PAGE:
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Once again Oregon legislatures are looking at removing the exemption of insurance companies from the Oregon Unfair Trade Practices Act. SB 728 makes violations of Oregon’s Unfair Claims Settlement Practices Act (the “UCSPA”) an unlawful trade practice subject to private rights of action. Currently, the Insurance Division is the only enforcement entity for the consumer protections in the UCSPA, but the Insurance Division does not have the resources to investigate and take corrective action on every instance of insurer misbehavior. Instead, without any real consequences, many carriers routinely fail to honor the claim communication timelines and reasonable settlement obligations under the UCSPA, leaving the impacted insured with little recourse.

Of course, the insurance industry has marshaled its substantial resources against SB 728. The industry raises the specter of unbridled lawsuits to convince lawmakers that the current system is working fine. The truth is that there are good and bad insurers. The good ones timely respond to tenders, honor defense obligations, and settle claims with the insured’s interest in mind. The bad ones fail to respond to tenders, unlawfully deny tenders of defense, and refuse to settle claims even when liability is reasonably clear and settlement is in the best interest of the insured. SB 728 will not penalize the good carriers. SB 728 will, however, force the bad carriers to internalize the cost of failing to comply with the UCSPA.

The insurance industry says that the current system is sufficient to protect consumers. Under the current system, there is no accountability for violations of the UCSPA. Oregon law establishes civil penalties for violation of “any provision of the Insurance Code” and provides that the violator “shall * * * pay to the General Fund of the State Treasury a civil penalty.” ORS 731.988(1). Such a penalty is imposed either by a state agency or “in an action brought in the name of the State of Oregon in any court of appropriate jurisdiction.” ORS 731.988(7). There is no enforcement mechanism for consumers. See Bonner v. Union Pac. Flexible Program, No. CV 09-364-ST, 2010 WL 1424280, at *8 (D Or Feb. 8, 2010) report and recommendation adopted, 2010 WL 1424320 (D Or Apr. 7, 2010) (“Plaintiff brings a claim based upon a violation of Oregon's insurance law, specifically the Unfair Claim Settlement Practices Act. Oregon courts have determined that violations of this Act are not independently actionable.”) (citation omitted). Instead, a consumer may file a complaint with the Department of Financial Services (the “Department”). Once the complaint is filed, the Department will pass it along to the insurer for a response. The Department states that most complaints are resolved one way or another in 60 days, but the Department does not have the ability to compel an insurer to settle a claim. While the Department may impose civil penalties against insurers for not following the law, when it comes to the individual claimant suffering actual harm, the Department defers to the court system. Unfortunately, as noted above, an insurer is unaccountable to an individual claimant under the UCSPA. Thus, in 2018 the Oregon Department of Consumer and Business Services published 79 enforcement orders against insurers, none of which actually addressed the underlying claimant’s actual harm in any way.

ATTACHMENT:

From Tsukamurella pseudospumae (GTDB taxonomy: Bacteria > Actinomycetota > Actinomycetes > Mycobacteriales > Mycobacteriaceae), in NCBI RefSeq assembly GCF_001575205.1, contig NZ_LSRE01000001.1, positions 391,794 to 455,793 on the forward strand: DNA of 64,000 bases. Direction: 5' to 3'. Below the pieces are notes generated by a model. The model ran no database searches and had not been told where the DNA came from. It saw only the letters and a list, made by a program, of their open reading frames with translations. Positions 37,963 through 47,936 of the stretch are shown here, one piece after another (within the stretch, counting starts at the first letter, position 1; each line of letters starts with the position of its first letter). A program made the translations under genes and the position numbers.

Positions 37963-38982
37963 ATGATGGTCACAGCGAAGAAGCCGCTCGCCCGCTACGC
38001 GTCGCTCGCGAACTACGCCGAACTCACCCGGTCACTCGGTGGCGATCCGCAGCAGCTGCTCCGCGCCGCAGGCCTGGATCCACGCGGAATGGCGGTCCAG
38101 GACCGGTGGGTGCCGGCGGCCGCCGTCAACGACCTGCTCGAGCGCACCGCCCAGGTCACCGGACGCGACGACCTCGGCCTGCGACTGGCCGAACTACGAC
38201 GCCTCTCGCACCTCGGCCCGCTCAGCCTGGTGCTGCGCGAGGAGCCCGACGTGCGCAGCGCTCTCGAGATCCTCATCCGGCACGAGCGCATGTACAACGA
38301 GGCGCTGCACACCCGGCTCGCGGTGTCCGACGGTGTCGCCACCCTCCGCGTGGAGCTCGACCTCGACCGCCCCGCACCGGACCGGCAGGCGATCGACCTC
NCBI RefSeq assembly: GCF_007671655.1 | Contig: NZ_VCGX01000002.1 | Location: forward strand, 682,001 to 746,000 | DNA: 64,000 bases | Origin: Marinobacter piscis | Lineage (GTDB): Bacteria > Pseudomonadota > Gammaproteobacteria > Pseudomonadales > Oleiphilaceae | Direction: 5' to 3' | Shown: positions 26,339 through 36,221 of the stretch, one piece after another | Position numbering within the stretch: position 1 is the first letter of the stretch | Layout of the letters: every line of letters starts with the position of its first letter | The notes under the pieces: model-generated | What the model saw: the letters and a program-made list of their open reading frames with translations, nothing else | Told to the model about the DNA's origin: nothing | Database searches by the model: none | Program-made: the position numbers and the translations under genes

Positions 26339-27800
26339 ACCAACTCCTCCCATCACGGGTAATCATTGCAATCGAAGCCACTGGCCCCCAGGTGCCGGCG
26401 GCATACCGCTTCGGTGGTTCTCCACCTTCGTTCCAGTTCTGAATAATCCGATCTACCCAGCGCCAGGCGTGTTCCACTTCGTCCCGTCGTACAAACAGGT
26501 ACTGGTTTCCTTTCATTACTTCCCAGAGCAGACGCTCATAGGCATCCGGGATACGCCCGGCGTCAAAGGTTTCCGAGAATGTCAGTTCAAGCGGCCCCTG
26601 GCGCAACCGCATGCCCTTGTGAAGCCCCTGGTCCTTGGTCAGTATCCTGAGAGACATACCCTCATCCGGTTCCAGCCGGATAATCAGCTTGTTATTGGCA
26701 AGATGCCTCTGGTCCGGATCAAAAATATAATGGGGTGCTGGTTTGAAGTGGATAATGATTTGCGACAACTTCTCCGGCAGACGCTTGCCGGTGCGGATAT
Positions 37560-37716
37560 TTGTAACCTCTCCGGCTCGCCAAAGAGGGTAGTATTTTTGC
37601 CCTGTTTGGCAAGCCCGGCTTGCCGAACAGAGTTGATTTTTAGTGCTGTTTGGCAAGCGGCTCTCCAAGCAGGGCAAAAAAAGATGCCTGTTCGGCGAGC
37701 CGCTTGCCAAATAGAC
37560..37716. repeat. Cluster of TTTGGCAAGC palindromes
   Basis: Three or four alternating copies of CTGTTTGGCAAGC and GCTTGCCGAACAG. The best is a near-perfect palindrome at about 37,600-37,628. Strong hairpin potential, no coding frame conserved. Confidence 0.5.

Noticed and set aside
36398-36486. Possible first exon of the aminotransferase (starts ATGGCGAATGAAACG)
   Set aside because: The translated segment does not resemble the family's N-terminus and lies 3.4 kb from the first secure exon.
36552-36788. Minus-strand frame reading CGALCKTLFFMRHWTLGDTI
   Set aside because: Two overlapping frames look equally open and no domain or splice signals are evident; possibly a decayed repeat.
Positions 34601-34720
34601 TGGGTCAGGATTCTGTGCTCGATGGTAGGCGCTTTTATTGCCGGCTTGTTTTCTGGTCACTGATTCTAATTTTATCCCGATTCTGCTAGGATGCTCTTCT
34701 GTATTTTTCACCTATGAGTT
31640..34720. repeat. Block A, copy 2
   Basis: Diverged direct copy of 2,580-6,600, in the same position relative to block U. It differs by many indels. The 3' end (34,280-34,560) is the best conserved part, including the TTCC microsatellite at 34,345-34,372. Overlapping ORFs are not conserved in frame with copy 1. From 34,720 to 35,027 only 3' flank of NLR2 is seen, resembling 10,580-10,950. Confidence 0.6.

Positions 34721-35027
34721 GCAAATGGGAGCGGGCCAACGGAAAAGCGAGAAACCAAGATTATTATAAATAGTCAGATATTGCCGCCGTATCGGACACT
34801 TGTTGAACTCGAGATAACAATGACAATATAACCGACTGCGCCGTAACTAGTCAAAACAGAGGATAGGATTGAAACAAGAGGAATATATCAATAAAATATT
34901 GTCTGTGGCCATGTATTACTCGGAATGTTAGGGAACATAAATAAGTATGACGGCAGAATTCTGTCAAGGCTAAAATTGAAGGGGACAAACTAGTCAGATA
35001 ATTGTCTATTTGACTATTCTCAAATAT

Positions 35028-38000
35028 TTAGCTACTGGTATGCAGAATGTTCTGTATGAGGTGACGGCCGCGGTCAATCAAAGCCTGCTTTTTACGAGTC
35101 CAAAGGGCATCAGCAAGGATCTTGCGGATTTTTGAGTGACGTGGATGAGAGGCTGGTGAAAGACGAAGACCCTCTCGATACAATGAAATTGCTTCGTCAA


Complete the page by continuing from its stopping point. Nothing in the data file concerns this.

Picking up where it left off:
While not perfect, SB 728 would be an improvement. SB 728 provides Oregonians with a process by which to hold insurance companies accountable under existing Oregon insurance law.

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